By Matt Reese
It is hot, tiresome and, in some cases, physically impossible to properly scout every acre of cropland to collect the necessary, timely information to make very expensive decisions in the high stakes pursuit of agricultural profitability. Especially as farms increase in size, it is simply not feasible to scout every acre in a timely fashion.
With this in mind, Molly Caren Ag Center (the home of the Farm Science Review) has teamed up with Integrated Ag Services to explore the possibilities, applications and, ultimately, the return on investment of Taranis scouting equipment and drone technology combined with artificial intelligence to scout more acres more efficiently.
“With the drone scouting we are doing multiple passes across some of the fields to look for emergence issues and weeds we need to scout for to make a decision on. We have a 200-acre field here that we have broken up into two different treatments. The normal program for planting herbicides and fungicides is one treatment and the other treatment is the Taranis IPM treatment,” said JD Bethel, an agronomic consultant with Integrated Ag Services. “In that we are taking what we see in the images and the insights we get from Taranis and adjusting the farmer program to account for any changes we need to make. If we find more weeds later in the season, or weeds that are different than expected, we can adjust the treatments. The farmer treatment will not be adjusted. At the end of the season we’ll compare the programs and see if there is a yield increase and, more importantly, the return on investment from the drone flight. Is the IPM approach better than having your program and sticking with it?”
In the research, the field will be flown roughly every 14 days to capture images. The images are processed and available for making on-farm decisions in 24 hours after the drone flights. Integrated Ag Services has been working with Taranis for 3 years and has seen increasing interest from farmers in using the drone scouting, said Evan Delk, Integrated Ag Services CCA and vice president of sales and marketing.
“This year we have really gained some traction. We are up to 76,000 flight acres and I think that is just the tip of the iceberg of this. I think it is going to catch on in the industry,” Delk said. “We have two drone crews running now and we may add another crew for next year.”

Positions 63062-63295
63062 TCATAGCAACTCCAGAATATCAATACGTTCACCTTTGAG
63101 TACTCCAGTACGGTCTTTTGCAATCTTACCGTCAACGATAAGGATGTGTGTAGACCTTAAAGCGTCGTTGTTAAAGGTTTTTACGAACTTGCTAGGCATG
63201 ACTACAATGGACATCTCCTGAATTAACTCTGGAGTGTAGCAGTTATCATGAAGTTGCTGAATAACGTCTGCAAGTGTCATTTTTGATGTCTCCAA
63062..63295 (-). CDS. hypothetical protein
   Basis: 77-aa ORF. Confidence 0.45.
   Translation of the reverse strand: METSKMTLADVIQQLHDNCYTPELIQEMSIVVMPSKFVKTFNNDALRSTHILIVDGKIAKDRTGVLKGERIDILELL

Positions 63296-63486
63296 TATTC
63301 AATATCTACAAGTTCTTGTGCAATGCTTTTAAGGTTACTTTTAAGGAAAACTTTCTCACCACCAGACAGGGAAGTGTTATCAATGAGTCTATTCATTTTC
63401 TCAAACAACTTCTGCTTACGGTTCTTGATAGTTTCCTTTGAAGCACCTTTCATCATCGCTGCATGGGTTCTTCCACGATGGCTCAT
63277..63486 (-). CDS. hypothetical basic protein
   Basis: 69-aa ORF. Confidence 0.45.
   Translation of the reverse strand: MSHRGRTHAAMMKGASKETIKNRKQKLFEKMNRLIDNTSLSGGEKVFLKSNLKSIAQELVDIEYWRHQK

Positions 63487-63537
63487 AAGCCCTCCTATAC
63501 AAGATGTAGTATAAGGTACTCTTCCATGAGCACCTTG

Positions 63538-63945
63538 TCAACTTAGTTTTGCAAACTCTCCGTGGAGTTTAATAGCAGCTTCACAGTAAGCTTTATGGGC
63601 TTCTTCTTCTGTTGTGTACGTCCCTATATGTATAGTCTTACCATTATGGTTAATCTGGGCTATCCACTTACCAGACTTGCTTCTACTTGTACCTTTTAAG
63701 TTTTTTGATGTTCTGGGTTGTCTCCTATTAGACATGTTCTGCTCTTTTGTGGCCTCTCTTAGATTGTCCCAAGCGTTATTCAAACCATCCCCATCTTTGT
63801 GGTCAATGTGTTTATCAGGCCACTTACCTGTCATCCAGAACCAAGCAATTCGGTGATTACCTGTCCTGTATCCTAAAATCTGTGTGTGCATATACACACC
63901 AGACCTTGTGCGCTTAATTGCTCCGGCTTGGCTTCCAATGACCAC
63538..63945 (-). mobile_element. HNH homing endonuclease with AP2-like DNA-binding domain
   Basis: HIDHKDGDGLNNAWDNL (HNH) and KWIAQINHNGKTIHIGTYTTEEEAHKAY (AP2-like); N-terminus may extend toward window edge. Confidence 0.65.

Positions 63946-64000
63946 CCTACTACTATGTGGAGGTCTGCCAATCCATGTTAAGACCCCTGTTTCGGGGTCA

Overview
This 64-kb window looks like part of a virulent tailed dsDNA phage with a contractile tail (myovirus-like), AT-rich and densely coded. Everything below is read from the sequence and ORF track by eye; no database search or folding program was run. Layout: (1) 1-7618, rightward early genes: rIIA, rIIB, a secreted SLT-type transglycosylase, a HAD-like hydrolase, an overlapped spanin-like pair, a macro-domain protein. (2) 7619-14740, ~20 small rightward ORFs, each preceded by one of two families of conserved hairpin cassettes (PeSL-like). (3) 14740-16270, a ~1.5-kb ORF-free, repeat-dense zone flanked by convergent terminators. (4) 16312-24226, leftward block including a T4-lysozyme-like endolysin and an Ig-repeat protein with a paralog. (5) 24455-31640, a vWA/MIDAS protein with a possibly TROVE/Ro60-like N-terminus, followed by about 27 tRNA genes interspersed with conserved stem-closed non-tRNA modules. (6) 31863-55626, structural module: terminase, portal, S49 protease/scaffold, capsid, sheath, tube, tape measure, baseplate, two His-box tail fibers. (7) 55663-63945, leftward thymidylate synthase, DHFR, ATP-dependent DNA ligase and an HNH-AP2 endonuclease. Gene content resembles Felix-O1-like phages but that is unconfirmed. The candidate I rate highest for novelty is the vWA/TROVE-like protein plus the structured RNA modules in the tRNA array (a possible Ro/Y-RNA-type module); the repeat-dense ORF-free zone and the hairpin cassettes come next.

The technology allows for dramatically improved scouting efficiency.
“Instead of taking whole field images, we are taking sample images throughout the entire field, roughly on a 1-acre grid. With emergence we go down to about a half-acre. For late season disease scouting we’ll go to a 2- or 3-acre grid. We are using a high resolution camera to actually get a picture of the crop and the weeds and everything going on,” Delk said. “The secret sauce is really the software with artificial intelligence provided from Taranis. They are able to count the actual plants in plant stands. They can identify and quantify weeds, nutrients and disease. The goal is to have actual information for the grower to act on in season. In years past, we used NDVI imagery and we had a hard time getting actionable information for the growers to use in season to provide value. I refer to this as a digital agronomist. This does not replace the agronomist but it does make agronomists more efficient. We cover thousands of acres and if our agronomists are walking fields all summer long, it is not efficient. With this technology, we can actually identify the problem areas and now maybe the consultant can go to 10% to 15% of the fields. In the end it will make the farmer more efficient and happier and provide more value.”
There was an initial learning curve with the technology.
“In the beginning of this, it was new technology so we wanted to trust, but verify. Once you start to trust the technology and go out and ground truth it, you realize this is really telling you what is going on out there,” Delk said. “As an agronomist then you can quickly learn how to be more efficient. You can scout from your office. You get information back to the grower quicker, which is very important. At the end of the day, the grower wants this report of information and priorities he needs to focus on. We have the information back to growers on their phone in 24 hours on an app.”